Engineers at MIT have developed a new vaccination technology, which delivers multiple drug doses with a single injection. Also, the doses after being stored in the body can be released automatically at a specified time.
The idea here involves usage of microscopic capsules, which are injected into the body with multiple doses and their boosters. The biodegradable capsules carry the drug and keep it in store for release. The method is still in the works and has only been tested on mice, but soon it could be used to administer multiple drugs for different diseases with just a single hit.
The microcapsules, or "coffee cups" are made from polylactic-co-glycolic acid (PLGA), an FDA approved polymer used in prosthetics and implants. The polymer can be set to degrade in the body at different rates (with some molecular changes), allowing a drug to be delivered over a long period of time.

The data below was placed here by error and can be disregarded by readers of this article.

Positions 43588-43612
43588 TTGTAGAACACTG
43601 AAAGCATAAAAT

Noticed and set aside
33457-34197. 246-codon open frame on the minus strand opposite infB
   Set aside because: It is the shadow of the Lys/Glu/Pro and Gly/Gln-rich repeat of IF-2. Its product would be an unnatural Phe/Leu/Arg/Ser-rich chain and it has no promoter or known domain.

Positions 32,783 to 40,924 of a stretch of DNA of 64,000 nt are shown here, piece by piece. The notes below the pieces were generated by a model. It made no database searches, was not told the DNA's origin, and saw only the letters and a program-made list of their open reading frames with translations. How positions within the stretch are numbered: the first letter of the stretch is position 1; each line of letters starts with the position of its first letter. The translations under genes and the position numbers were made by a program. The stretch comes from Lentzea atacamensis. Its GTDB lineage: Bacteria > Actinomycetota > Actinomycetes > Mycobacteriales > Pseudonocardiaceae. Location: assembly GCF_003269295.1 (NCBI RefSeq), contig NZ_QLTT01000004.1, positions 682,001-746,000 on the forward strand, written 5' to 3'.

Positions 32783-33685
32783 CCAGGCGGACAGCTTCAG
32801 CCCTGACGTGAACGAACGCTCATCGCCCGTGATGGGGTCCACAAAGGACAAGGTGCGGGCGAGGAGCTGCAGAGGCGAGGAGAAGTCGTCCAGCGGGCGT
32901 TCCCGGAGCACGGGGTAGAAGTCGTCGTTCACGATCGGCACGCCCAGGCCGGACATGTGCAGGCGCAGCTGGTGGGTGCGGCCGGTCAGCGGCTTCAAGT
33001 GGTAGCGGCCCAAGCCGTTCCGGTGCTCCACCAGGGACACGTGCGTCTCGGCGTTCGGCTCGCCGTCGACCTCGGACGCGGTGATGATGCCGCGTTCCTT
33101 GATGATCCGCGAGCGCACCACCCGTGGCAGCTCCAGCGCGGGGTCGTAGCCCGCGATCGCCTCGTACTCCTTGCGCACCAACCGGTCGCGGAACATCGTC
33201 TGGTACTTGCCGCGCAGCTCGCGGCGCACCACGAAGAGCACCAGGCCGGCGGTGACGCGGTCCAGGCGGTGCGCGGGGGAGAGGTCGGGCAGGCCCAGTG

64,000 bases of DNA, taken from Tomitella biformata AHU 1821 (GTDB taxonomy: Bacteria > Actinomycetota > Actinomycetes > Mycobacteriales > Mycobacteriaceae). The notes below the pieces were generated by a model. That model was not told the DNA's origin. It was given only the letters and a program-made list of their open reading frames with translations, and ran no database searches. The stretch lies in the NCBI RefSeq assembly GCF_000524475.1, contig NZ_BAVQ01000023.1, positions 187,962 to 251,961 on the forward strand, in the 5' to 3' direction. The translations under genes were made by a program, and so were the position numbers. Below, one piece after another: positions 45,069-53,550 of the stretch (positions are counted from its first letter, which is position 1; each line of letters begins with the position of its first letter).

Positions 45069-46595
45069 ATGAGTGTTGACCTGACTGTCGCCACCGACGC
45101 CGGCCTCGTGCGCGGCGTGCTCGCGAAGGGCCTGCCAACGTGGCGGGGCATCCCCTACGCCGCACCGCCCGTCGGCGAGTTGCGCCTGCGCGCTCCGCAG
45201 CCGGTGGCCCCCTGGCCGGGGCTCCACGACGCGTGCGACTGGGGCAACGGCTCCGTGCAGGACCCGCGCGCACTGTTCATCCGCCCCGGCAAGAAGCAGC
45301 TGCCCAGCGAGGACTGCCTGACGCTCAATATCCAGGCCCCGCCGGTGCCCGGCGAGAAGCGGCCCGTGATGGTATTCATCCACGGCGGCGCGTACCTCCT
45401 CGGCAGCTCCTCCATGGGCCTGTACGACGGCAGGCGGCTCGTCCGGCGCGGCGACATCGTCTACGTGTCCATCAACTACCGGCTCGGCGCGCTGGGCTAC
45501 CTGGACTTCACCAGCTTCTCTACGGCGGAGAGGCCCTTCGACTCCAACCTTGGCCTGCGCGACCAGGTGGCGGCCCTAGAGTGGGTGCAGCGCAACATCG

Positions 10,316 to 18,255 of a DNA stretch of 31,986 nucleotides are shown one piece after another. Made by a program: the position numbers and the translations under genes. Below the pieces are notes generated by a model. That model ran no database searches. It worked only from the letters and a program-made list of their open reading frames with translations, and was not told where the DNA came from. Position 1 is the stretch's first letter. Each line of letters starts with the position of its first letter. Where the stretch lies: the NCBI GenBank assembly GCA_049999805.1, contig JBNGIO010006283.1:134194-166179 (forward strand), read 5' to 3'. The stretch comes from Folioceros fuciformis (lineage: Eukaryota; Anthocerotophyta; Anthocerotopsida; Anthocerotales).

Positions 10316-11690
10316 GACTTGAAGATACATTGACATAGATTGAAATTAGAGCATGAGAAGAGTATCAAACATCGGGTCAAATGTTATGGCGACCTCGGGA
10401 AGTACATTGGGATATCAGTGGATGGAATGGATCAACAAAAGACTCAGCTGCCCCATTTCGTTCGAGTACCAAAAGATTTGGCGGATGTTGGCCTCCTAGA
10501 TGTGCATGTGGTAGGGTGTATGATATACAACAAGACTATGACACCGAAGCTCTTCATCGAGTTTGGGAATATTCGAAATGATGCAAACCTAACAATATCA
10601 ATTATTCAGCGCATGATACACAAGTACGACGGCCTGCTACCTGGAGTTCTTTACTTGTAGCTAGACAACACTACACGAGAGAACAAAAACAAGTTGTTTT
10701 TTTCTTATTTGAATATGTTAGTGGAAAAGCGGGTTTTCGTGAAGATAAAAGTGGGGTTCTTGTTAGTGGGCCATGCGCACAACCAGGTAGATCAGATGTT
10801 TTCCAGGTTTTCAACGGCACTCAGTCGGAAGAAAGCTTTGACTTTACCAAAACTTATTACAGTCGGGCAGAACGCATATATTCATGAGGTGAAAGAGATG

The scientists created microscopic capsules using the polymer and silicon moulds and filled each container with a drug and heat-sealed a lid over each one to keep them from leaking before the scheduled breakdown.
The findings from the mice test, published in Science journal, revealed the cups delivered the dose perfectly, breaking down just when the scientists wanted – 9, 20 and 41 days after injection.
"We are very excited about this work. For the first time, we can create a library of tiny, encased vaccine particles, each programmed to release at a precise, predictable time, so that people could potentially receive a single injection that, in effect, would have multiple boosters already built into it," said MIT Professor Robert Langer, who led this study.
"This could have a significant impact on patients everywhere, especially in the developing world where patient compliance is particularly poor."
The method could offer some vast-spanning benefits, particularly for infants who are given numerous injections after birth and adults who have to take regular vaccines for diabetes or other serious allergies.
But, the all-in-one capsule is still at a nascent stage. Several tests are underway to build on the idea, but before moving from mice to human trials, the engineers would look to extend the life of these cups (at human body temperature) to at least couple of years.